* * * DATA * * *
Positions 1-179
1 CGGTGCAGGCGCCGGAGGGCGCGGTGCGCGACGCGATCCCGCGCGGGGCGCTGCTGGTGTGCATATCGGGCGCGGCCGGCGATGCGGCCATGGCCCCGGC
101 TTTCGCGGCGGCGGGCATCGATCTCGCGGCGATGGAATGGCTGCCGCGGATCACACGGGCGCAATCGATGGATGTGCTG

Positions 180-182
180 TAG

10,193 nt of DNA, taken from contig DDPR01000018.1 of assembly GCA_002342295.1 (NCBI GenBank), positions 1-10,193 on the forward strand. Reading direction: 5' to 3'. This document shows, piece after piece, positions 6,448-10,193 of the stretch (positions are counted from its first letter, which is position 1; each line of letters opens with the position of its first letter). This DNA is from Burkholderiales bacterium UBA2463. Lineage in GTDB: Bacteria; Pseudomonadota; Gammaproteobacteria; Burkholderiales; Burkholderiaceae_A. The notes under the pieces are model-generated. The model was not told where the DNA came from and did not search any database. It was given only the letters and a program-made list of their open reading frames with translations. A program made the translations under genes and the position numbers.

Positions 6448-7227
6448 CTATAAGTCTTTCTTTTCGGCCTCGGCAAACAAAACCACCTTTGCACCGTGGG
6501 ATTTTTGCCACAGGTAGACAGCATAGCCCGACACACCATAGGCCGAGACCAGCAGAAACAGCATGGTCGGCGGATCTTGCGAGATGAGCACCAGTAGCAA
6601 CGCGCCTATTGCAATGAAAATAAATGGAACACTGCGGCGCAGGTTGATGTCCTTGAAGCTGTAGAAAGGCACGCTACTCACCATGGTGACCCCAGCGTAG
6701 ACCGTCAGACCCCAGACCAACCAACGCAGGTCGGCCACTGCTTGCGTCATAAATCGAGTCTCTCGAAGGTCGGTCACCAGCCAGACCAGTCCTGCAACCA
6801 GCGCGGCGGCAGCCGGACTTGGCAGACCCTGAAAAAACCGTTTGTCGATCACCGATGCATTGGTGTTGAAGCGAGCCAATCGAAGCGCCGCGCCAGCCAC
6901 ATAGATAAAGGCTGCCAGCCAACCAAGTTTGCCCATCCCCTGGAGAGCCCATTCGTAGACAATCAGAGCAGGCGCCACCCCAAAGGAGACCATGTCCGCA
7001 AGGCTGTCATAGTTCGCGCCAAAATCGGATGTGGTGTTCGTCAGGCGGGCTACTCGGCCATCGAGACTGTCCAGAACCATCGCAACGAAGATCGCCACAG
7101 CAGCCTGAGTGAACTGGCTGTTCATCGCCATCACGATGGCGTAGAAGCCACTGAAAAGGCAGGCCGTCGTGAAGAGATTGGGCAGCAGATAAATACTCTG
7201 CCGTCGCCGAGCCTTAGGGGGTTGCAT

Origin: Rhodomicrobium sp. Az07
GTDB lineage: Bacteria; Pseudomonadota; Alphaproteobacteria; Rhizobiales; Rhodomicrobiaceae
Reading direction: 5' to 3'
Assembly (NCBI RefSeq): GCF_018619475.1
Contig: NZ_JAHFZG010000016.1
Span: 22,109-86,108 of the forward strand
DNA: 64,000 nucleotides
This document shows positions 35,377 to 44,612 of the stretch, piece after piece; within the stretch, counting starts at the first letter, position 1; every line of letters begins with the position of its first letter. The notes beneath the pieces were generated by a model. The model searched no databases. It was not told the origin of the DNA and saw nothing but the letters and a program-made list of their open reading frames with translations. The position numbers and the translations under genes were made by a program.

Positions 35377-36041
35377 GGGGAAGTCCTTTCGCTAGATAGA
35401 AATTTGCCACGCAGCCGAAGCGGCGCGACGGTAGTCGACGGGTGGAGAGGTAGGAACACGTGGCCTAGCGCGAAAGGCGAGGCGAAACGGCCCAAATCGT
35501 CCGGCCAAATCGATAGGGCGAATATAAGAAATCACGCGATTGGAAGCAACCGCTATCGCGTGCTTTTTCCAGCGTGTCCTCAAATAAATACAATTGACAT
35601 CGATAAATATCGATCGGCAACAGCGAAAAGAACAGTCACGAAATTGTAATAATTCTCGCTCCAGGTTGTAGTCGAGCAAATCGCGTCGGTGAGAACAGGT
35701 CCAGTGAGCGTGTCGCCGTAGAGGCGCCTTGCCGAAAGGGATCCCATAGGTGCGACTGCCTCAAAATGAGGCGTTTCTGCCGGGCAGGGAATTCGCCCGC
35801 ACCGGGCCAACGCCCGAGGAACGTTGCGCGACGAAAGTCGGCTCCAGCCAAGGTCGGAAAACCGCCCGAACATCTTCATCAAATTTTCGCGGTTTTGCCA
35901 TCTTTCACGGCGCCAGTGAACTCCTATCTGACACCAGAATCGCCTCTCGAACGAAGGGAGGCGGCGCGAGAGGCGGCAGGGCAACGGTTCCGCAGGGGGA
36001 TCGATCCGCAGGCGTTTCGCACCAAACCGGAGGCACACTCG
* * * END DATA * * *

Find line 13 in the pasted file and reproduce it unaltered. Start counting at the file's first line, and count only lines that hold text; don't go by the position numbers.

6901 ATAGATAAAGGCTGCCAGCCAACCAAGTTTGCCCATCCCCTGGAGAGCCCATTCGTAGACAATCAGAGCAGGCGCCACCCCAAAGGAGACCATGTCCGCA